India test-fires Rudram 1, its first anti-radiation missile to kill enemy radars

Updated on Oct 09, 2020 07:31 PM IST

Rudram 1, the New Generation Anti-Radiation Missile, was test-fired at about 10.30 am, people familiar with the development said.

Rudram 1 is is comparable to the tactical air-to-surface missile AGM-88E Advanced Anti-Radiation Guided Missile inducted by the US Navy only in 2017(Photo courtesy: DRDO)
Rudram 1 is is comparable to the tactical air-to-surface missile AGM-88E Advanced Anti-Radiation Guided Missile inducted by the US Navy only in 2017(Photo courtesy: DRDO)
Hindustan Times, New Delhi | By

India on Friday successfully test-fired Rudram 1, the tactical anti-radiation missile that the Indian Air Force can launch from its Sukhoi-30MKI fighter jets to take down enemy radars and surveillance systems. The missile has a launch speech of up to 2 Mach, twice the speed of sound, people familiar with the matter said.

The Defence Research and Development Organisation developed the new generation weapon. It was tested at the interim test range Balasore, off the coast of Odisha in the Bay of Bengal, at about 10.30 am.

“This is a huge step forward,” a senior government official said about the DRDO’s successful test firing. “The IAF will now have the capability to perform SEAD (Suppression of Enemy Air Defence) operations deep into enemy territory to destroy enemy air defence setup,” the official said.

This would allow the IAF’s strike aircraft to carry out their mission unhindered effectively. “This test demonstrates the capability of an Anti-Radiation Missile with large stand-off ranges,” a second official said.

Watch l Watch: India test fires anti-radiation missile Rudram-1 l All you need to know 

The New Generation Anti-Radiation Missile, or NGARM, is integrated on Su-30MKI fighter aircraft. Its range depends on the height at which the fighter jet is flying. It can be launched from a height ranging from 500 metres to 15 km and can hit radiation emitting targets within a range of 250 km.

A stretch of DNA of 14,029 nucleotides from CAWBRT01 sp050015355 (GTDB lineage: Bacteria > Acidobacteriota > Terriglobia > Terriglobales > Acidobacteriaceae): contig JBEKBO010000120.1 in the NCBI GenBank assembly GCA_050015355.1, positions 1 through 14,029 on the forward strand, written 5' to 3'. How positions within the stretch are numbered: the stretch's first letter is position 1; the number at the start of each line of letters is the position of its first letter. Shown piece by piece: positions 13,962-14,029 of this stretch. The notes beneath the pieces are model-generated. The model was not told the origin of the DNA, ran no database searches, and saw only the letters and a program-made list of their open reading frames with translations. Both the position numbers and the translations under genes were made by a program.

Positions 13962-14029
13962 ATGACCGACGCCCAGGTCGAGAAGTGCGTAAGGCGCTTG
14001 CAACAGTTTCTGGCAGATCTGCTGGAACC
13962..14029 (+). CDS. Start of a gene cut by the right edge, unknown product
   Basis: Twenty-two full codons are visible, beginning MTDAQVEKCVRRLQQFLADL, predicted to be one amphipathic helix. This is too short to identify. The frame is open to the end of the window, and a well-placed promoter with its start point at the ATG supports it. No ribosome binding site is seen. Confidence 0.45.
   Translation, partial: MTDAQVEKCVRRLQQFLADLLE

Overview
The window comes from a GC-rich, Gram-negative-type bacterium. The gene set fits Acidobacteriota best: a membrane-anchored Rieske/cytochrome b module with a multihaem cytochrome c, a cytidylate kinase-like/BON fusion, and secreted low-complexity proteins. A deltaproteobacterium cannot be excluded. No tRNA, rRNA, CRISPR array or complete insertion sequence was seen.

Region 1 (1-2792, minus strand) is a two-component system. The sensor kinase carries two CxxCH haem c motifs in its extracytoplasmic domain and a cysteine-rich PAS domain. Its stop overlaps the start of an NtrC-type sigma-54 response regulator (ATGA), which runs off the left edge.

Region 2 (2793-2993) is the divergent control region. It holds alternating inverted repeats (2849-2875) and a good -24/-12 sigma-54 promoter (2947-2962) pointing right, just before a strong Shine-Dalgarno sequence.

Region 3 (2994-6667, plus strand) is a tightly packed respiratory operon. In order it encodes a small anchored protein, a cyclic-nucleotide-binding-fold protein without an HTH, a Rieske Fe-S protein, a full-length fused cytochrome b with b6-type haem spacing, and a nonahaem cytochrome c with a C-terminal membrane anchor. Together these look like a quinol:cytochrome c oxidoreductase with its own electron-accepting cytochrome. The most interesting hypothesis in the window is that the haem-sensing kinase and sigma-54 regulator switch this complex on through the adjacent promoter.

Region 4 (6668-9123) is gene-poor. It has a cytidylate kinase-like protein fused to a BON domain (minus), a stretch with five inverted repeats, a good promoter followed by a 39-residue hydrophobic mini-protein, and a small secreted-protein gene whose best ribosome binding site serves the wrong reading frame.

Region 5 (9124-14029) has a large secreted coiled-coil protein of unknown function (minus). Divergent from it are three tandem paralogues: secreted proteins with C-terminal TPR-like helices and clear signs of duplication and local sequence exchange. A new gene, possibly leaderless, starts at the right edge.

Rudram 1 was successfully test-fired from a Sukhoi-30MKI fighter jet at about 10.30 am on Friday (Photo courtesy: DRDO)
Rudram 1 was successfully test-fired from a Sukhoi-30MKI fighter jet at about 10.30 am on Friday (Photo courtesy: DRDO)

All radars and Electro Optical Tracking System tracked the launch and point of impact, a senior government official told Hindustan Times.

The tactical, air-to-surface anti-radiation missile is equipped with a passive homing head that tracks sources of radiation of a wide range of frequencies. It can lock into a target not only before launch but also after it has been launched.

Also Read: India launches Rudram missile. How do NGARMs work

The missile is comparable to the tactical air-to-surface missile AGM-88E Advanced Anti-Radiation Guided Missile that was inducted by the US Navy only in 2017 and can engage relocatable Integrated Air Defence targets and other targets equipped with shutdown capability. This means that if the enemy shuts down the radar after the missile is launched, it will still hit the target.

Rudram 1, India’s new generation anti-radiation missile is integrated with Sukhoi-30 MKI. (Photo courtesy: DRDO)
Rudram 1, India’s new generation anti-radiation missile is integrated with Sukhoi-30 MKI. (Photo courtesy: DRDO)

Defence Minister Rajnath Singh tweeted his congratulations to the DRDO team that developed the supersonic-capable missile that can be launched at speeds ranging from 0.6 Mach to 2 Mach.

“The New Generation Anti-Radiation Missile (Rudram-1) which is India’s first indigenous anti-radiation missile developed by DRDO for Indian Air Force was tested successfully today at ITR, Balasore. Congratulations to DRDO & other stakeholders for this remarkable achievement,” Rajnath Singh said on Twitter.

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  • ABOUT THE AUTHOR

    Author of Indian Mujahideen: The Enemy Within (2011, Hachette) and Himalayan Face-off: Chinese Assertion and Indian Riposte (2014, Hachette). Awarded K Subrahmanyam Prize for Strategic Studies in 2015 by Manohar Parrikar Institute for Defence Studies and Analyses (MP-IDSA) and the 2011 Ben Gurion Prize by Israel.

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